An individual shall be determined to be under a disability only if his physical or mental impairment or impairments are of such severity that he is not only unable to do his previous work but cannot, considering his age, education, and work experience, engage in any other kind of substantial gainful work which exists in the national economy, regardless of whether such work exists in the immediate area in which he lives, or whether a specific job vacancy exists for him, or whether he would be hired if he applied for work. For purposes of the preceding sentence... "work which exists in the national economy" means work which exists in significant numbers either in the region where such individual lives or in several regions of the country.
A "physical or mental impairment" is "an impairment that results from anatomical, physiological, or psychological abnormalities which are demonstrable by medically acceptable clinical and laboratory diagnostic techniques." 42 U.S.C. Section 423(d)(3). These provisions are also applied for purposes of establishing a period of disability. 42 U.S.C. Section 416(i)(2)(A).
While these statutory provisions have been regarded as "very harsh, " nevertheless, they must be followed by the courts. NLRB v. Staiman Brothers , 466 F.2d 564 (3d Cir. 1972); Choratch v. Finch , 438 F.2d 342 (3d Cir. 1971); Woods v. Finch , 428 F.2d 469 (3d Cir. 1970). Thus, it must be determined whether or not there is substantial evidence in the record to support the conclusion of the Commissioner that the plaintiff was not disabled within the meaning of the Social Security Act.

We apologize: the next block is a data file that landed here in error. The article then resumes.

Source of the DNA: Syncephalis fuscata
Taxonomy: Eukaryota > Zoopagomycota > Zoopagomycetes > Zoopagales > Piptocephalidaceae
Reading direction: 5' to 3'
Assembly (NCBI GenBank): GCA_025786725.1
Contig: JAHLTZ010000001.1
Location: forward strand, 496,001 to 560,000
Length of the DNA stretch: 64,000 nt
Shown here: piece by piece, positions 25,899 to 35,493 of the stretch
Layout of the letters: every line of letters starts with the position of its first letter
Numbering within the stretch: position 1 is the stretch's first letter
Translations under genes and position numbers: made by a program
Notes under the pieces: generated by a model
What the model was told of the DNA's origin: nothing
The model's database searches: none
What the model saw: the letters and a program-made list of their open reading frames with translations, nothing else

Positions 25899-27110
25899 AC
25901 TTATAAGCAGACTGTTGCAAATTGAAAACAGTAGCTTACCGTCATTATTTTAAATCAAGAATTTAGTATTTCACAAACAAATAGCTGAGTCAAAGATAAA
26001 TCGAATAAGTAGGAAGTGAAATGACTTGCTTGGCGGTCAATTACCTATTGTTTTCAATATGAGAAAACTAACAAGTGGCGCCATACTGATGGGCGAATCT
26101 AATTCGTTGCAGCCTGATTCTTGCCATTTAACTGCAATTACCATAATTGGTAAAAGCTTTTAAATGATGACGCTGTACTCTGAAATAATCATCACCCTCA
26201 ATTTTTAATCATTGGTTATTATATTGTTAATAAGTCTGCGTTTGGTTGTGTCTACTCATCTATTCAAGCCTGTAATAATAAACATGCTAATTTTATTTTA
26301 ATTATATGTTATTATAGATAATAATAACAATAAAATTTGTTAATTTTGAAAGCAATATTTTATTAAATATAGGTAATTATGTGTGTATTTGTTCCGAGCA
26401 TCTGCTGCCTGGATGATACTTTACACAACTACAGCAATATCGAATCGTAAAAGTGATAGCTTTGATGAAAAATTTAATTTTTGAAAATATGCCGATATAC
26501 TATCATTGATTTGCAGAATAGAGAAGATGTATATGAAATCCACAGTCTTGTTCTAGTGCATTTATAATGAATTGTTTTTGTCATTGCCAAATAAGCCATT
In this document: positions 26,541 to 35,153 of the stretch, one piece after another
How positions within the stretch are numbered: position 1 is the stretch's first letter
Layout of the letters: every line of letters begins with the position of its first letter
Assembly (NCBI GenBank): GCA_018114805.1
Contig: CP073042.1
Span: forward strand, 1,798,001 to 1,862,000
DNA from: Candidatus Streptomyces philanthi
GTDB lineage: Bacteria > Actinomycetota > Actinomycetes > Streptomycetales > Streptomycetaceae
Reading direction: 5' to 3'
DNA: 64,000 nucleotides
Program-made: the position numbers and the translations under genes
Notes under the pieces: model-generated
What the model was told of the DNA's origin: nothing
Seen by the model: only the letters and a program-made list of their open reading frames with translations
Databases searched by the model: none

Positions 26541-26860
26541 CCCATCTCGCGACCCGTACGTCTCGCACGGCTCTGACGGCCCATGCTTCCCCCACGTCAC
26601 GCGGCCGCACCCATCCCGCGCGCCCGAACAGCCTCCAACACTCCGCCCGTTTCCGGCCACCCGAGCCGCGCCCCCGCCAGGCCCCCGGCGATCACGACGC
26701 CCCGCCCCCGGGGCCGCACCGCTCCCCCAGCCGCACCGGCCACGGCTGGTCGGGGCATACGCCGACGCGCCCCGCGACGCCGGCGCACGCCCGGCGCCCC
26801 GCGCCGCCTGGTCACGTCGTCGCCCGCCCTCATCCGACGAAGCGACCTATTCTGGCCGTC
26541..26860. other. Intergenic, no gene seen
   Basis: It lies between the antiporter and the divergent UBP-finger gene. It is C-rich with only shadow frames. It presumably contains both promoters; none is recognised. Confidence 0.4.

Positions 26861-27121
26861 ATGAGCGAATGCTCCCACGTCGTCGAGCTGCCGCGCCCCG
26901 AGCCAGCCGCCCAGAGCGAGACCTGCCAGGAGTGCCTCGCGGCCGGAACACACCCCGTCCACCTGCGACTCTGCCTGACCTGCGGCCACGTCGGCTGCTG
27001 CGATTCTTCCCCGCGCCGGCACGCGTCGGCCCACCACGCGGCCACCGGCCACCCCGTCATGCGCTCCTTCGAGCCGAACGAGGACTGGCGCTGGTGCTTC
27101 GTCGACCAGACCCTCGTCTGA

For this purpose, certain medical evidence was reviewed.
A cystourethroscopy and bilateral retrograde pyelogram were performed on January 29, 2010. It was believed that she had passed a kidney stone (R.249-253).
The plaintiff was treated for sacroiliitis and lumbosacral somatic dysfunction between February 2, 2010 and November 4, 2010. Steroid injections were provided (R.229-246).
The plaintiff was treated at the UPMC Horizon emergency room between January 18, 2010 and December 20, 2010 for chronic back pain for which a myelogram was performed, headaches, a dental abscess and a lumbar strain (R. 254-329).
The plaintiff received treatment at UPMC Neurological Surgery between August 17, 2010 and March 1, 2011 both prior to and after her surgery. Following surgery she was advised to pursue physical therapy. On March 1, 2011, it was observed that the plaintiff could not return to work for at least six weeks (R.345-355).